“No, I was dreaming about the gardener who took care of the little backyard of my place in New York.” She smiled nonchalantly and turned away from him to hug the pillow.

  And then the sensation shot through her body, the electrifying jolt she felt whenever his skin touched hers, no matter how many times they had done this. She had no idea how he could possibly get out of his clothes so fast, but he held her from behind. The sensation he was giving her now was as real as it could get.

  She returned the pleasure…as she always did.

  For a while, she lay in his arms, tracing her fingers over the fine muscles on his chest. Outside the wall-length glass window of their bed chamber, a glowing round globe had risen above the horizontal line that divided the time zone. Eudaiz did have a sun, but their time was different from Earth. The globe was the mark of a new day—a much longer one compared to Earth.

  But Madeline didn’t care how Eudaizian time differed from Earth time. Any day she had her family with her, safe and sound, was a day that counted. “Big day today. You’re worried. That’s why you were up early?”

  He played with a long lock of her hair. “It’s an important treaty. But Eudaiz has a strong position going in, so I’m not worried. I’m up early because I wanted to swing by the Daimon Gate before going to the tower. It’s Mother’s birthday today.”

  She scrambled up. “Jennifer’s birthday? Holy cow, I totally forgot.”

  “Relax, Madeline.” Ciaran chuckled and sat up. “I’ve taken care of it.”

  She hopped off the bed. “No, no…I’m such a bad wife. This is a poor example for the kids.”

  Ciaran held her shoulders and looked into her eyes. “You’re a great mother, Madeline. I need you to understand that I appreciate what you do for our family. I can’t take care of Eudaiz without your help. There is nothing more I can ask of you.” He rubbed his thumb over the dimple on her left cheek.

  “I’ll take the kids to the Daimon Gate today. What do you think?”

  Ciaran grinned. “That would be the best birthday present for her.”


  He nodded. “Thank you. Caedmon and Lyla will be happy, too.”

  She rolled her eyes. “Of course they will because they won’t have to practice today.”

  Ciaran shook his head and chuckled. He turned to grab the shirt he had tossed on the bedside table.

  “What’s that?” she asked, brushing a round red mark on his left shoulder with her thumb.

  “I can’t see my back. But if it’s a scar, I do have a number of them, you know.”

  “I know how many gunshot scars and stab wounds you have on your left shoulder. But this is different.” She took a closer look to see if it was a bruise or maybe some sort of spy device implanted under his skin. And in front of her eyes, the mark disappeared. “It’s gone,” she said.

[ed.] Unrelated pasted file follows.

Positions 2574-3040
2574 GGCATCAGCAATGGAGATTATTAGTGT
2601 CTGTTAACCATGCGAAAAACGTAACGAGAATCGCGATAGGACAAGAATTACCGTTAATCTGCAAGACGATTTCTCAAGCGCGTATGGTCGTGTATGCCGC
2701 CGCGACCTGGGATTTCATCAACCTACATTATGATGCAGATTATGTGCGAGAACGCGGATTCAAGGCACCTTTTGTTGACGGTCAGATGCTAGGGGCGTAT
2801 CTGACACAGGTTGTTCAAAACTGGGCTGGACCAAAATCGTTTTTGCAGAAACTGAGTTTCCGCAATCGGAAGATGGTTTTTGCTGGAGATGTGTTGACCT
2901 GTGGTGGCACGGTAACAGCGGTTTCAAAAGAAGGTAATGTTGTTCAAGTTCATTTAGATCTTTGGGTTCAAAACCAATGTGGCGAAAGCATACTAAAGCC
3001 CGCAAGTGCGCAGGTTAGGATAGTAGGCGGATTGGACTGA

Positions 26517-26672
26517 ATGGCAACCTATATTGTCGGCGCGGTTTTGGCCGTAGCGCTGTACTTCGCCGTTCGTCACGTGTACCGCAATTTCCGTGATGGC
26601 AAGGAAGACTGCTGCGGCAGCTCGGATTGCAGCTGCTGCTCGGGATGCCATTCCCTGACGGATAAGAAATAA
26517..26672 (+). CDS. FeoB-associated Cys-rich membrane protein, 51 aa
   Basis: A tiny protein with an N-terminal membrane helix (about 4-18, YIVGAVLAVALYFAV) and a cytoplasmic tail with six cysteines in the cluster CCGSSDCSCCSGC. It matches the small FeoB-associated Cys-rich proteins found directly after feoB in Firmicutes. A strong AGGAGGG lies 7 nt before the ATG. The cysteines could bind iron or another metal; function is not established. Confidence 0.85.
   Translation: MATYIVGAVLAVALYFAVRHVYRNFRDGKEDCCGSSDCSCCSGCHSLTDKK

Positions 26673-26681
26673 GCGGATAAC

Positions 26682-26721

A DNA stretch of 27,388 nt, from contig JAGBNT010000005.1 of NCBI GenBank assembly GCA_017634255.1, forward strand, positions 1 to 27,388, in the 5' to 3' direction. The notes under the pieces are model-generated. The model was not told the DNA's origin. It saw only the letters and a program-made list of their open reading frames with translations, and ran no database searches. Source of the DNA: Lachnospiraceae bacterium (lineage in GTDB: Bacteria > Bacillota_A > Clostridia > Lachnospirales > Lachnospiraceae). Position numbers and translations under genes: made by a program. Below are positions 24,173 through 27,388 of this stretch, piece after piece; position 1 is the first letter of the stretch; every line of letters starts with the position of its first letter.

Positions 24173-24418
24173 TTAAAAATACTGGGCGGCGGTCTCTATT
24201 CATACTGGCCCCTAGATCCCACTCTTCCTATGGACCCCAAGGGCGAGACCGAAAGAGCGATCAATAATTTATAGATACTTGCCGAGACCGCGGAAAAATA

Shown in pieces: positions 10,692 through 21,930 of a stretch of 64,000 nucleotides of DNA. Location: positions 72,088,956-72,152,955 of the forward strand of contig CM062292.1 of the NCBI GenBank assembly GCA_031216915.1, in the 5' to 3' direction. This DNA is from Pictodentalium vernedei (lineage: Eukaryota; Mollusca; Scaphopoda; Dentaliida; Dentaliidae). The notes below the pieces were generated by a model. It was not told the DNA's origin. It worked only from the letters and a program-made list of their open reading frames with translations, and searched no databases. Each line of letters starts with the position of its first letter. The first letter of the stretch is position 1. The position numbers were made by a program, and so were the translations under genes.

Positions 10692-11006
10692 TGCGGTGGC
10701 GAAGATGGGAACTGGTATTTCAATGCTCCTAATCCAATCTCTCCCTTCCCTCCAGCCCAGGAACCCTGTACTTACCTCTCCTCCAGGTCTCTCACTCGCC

Ciaran turned around and continued to dress. “Don’t overthink this, Madeline. Vision can be tricky. Having been in the multiverse for a while, you should know that by now, my First Councillor.”

  “It doesn’t mean I’m used to it. I’m hoping it was only a trick my vision played on me.”

  “If it were something significant, you would have had a precognition.”

  “Well, you know my talent is unstable and most likely won’t work when I need it.”

  He wrapped his arms around her waist and linked his hands behind her. “Sometimes it’s good when your talent doesn’t work. Then we can be normal people—and be happy.” He kissed her lightly on the cheek.

  “The day we left Earth and accepted our roles in the council of this virtuous universe, we could no longer be normal, and we never will be, Ciaran. I don’t regret it. But the thought that something might happen to you or the kids one day is unbearable.”

  “As you’ve said, it’s a thought. It might never happen. So don’t let it bother you.”

  She nodded, knowing she was lying to him. Her lingering anxiety was worse than a precognition. Her psychic ability was telling her something bad was coming her way, but she didn’t know what it was.

  He kissed her goodbye and said something to her, but she didn’t quite hear him. Her mind was preoccupied with millions of que
stions about possibilities. What had happened in the past? She could recall every incident that had caused injury to Ciaran’s left shoulder. But nothing explained the red mark she had just seen.

  The more she thought about it, the more it became clear it wasn’t a trick of vision.

  “It will kill him today,” echoed a distant female voice.

  “Who’s that?” Madeline whirled around and saw a beautiful woman with long black hair dressed in a flowing red robe with a fur-lined neck. The woman hovered above the ground—a sign that she not only belonged to another world but might be communicating in a mind dimension.

  She frowned then said, “You’re the soul trader I met in the woods in the Australian outback.”

  “You have a very good memory, Madeline.”

  “I traded my soul for you. Of course I remember.”

  The woman smiled. “You’ve changed. You’re a believer now.”

  “Given what’s happened in the multiverse lately, I tend to take these magical matters more seriously. What does our agreement have to do with Ciaran?”

  “You tricked me, Madeline.”

  “No, I didn’t. You told me if I agreed to trade my soul to you after I die, you would give me information to save my friend, Jo. I did just that. Nothing more. Nothing less.”